In the United States, diabetes is fast becoming one of the leading causes of blindness in adults. As of 2007, 23.6 million children and adults in the United States suffer from diabetes, and the number is still growing. Also, surprisingly, one third of persons with diabetes have not been diagnosed. One of the reasons for this disease being America’s aging population and rising rates of obesity. This November being Diabetic Eye Disease Month, a campaign has been launched to create awareness about eye disease caused by diabetes. In other words, doctors would join the American Academy of Ophthalmology to make people know about the risks that diabetes posses to the eyes. They would also urge them to see ophthalmologist and primary care physician. This is because; the earlier diabetes is diagnosed, followed by appropriate lifestyle changes and treatment, the better are the chances of avoiding vision loss and other health problems.
Although eye problems can be a cause of worry for the people with diabetes, most diabetics have only minor eye disorders. One of the major serious outcomes of the disease can be blindness or vision loss. Other problems include Diabetic Retinopathy, a condition which occurs in the persons with diabetes. Diabetic Retinopathy causes damage to the retina, the light sensitive lining at the back of your eye. It is a serious sight-threatening complication form of diabetes.
Diabetic retinopathy symptoms include:
– Seeing spots or floaters in field of vision
– Blurred vision
– Having a dark or empty spot in the center of the vision
– Difficulty while seeing at night
Presence of high level of blood sugar for long periods could lead to the accumulation of fluid in the lens inside the eye that help eye while focusing. This alters the curvature of the lens and leads in the development of symptoms related to blurred vision. In the early stages of diabetic retinopathy, there are no visual symptoms.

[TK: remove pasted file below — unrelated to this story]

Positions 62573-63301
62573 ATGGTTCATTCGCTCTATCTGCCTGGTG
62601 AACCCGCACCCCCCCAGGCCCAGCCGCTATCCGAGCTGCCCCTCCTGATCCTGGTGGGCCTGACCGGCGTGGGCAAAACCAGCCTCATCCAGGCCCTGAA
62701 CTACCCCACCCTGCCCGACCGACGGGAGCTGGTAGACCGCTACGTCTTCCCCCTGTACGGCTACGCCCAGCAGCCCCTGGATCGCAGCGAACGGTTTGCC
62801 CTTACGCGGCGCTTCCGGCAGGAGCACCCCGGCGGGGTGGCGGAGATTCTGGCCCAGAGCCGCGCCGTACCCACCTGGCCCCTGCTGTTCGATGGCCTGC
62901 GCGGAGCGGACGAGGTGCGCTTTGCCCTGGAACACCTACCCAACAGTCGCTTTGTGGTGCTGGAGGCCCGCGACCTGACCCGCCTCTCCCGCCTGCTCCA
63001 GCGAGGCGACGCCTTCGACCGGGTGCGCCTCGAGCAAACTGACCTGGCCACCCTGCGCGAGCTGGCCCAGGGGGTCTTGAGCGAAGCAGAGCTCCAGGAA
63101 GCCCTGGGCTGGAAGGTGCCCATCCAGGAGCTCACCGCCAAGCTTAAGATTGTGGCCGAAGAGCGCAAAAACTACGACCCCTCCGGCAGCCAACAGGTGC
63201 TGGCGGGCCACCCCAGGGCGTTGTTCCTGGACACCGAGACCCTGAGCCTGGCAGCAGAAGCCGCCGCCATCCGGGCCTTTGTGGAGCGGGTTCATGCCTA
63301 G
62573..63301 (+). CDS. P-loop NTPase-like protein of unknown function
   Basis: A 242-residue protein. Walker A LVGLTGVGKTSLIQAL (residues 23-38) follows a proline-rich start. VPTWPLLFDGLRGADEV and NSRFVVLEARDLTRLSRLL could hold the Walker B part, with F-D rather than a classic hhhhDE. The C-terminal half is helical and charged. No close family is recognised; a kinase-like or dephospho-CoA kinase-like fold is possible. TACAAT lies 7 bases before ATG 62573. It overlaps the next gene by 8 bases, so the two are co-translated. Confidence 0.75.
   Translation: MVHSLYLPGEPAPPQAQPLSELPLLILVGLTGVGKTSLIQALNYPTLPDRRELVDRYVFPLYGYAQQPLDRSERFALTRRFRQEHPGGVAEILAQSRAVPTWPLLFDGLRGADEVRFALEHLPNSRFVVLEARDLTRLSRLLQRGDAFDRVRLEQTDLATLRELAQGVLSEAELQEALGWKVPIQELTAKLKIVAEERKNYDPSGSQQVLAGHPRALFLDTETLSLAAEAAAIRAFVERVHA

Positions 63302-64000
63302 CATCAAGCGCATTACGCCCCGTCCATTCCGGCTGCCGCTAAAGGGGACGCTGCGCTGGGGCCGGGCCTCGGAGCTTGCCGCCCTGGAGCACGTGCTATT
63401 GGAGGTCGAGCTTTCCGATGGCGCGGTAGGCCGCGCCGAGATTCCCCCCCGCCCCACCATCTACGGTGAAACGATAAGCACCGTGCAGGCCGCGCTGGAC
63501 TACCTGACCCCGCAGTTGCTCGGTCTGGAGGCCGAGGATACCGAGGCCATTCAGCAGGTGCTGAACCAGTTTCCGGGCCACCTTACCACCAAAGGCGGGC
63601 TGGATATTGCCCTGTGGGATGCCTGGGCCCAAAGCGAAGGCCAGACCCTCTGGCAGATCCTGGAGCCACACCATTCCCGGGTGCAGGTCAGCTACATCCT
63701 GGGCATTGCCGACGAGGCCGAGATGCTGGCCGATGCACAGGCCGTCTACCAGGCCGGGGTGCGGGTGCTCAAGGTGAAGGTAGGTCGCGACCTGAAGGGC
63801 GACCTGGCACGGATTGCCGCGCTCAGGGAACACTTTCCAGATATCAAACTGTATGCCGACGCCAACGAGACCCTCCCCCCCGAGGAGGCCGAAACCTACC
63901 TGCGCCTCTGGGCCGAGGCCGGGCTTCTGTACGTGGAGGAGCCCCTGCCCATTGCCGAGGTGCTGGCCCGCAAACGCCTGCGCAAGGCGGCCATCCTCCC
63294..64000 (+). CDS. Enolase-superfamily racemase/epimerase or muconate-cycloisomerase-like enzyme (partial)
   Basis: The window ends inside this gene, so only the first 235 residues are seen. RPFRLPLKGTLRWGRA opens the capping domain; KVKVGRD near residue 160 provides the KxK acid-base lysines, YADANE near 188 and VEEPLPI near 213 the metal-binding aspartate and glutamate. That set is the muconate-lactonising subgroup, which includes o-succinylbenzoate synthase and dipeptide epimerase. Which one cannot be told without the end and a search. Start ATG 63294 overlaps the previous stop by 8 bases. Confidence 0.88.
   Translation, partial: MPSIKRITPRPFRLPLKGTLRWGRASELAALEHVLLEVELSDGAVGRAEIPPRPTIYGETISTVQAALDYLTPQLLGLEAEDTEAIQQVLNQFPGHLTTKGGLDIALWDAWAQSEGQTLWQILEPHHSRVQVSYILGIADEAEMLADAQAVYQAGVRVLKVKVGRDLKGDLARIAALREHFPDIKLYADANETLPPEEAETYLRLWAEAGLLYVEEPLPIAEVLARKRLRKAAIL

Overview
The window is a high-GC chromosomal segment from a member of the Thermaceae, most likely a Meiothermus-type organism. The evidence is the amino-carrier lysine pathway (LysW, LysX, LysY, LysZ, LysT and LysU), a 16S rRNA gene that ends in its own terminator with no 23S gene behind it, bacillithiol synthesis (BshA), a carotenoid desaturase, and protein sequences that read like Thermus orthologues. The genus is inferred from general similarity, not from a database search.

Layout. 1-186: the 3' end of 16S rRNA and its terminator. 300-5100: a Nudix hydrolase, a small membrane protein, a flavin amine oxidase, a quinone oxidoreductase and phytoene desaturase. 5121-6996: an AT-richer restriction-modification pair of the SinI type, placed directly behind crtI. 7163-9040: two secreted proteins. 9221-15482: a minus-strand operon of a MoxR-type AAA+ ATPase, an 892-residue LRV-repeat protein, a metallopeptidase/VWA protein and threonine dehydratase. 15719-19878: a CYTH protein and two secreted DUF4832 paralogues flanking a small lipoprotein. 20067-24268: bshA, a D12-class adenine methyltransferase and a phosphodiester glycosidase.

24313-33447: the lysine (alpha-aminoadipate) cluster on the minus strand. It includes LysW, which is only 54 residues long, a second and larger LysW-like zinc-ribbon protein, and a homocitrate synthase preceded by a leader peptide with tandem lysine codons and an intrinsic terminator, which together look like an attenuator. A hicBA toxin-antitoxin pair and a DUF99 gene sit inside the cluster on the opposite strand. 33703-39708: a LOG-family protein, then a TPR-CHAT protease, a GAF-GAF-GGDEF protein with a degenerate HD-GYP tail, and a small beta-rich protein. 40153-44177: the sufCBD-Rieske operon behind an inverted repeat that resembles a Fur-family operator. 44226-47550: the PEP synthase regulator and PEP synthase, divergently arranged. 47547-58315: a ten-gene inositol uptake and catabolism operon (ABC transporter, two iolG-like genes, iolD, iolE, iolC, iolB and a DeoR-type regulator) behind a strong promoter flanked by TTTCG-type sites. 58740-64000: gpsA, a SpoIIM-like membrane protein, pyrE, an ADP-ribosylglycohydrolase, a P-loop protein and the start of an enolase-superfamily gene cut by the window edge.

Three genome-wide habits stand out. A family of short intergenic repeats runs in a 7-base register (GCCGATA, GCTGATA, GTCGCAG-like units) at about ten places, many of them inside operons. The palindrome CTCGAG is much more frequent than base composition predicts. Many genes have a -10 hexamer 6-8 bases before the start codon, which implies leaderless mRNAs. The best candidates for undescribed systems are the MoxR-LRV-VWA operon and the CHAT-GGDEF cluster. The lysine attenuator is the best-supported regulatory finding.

After the blood sugar level returns back to the normal level, the blurring of distance vision as a result of lens swelling subsides. Also if the blood sugar level is kept under check, the onset and progression of diabetic retinopathy could be prevented. Also by undergoing a comprehensive dilated eye examination on annual basis, a person could avoid significant vision loss from diabetic retinopathy. More importantly, by following the doctor’s advice with appropriate diet and exercise, and with blood sugar level on the normal scale, it is possible to keep the progression of the disease under control.
If the disease peaks to the advanced level, leakage of fluid from blood vessels could result in macular edema. And only laser surgery could seal leaking of blood vessels or stop new leaky blood vessels from forming.
To minimize inflammation or stop the formation of new blood vessels, eye medications may be needed. If the situation worsens and reaches critical stage, a surgical procedure may be needed to remove and replace the gel-like fluid in the back of the eye, known as the vitreous. A retinal detachment caused due to diabetic retinopathy which involves separation of the light-receiving lining in the back of the eye, may also require surgical repair.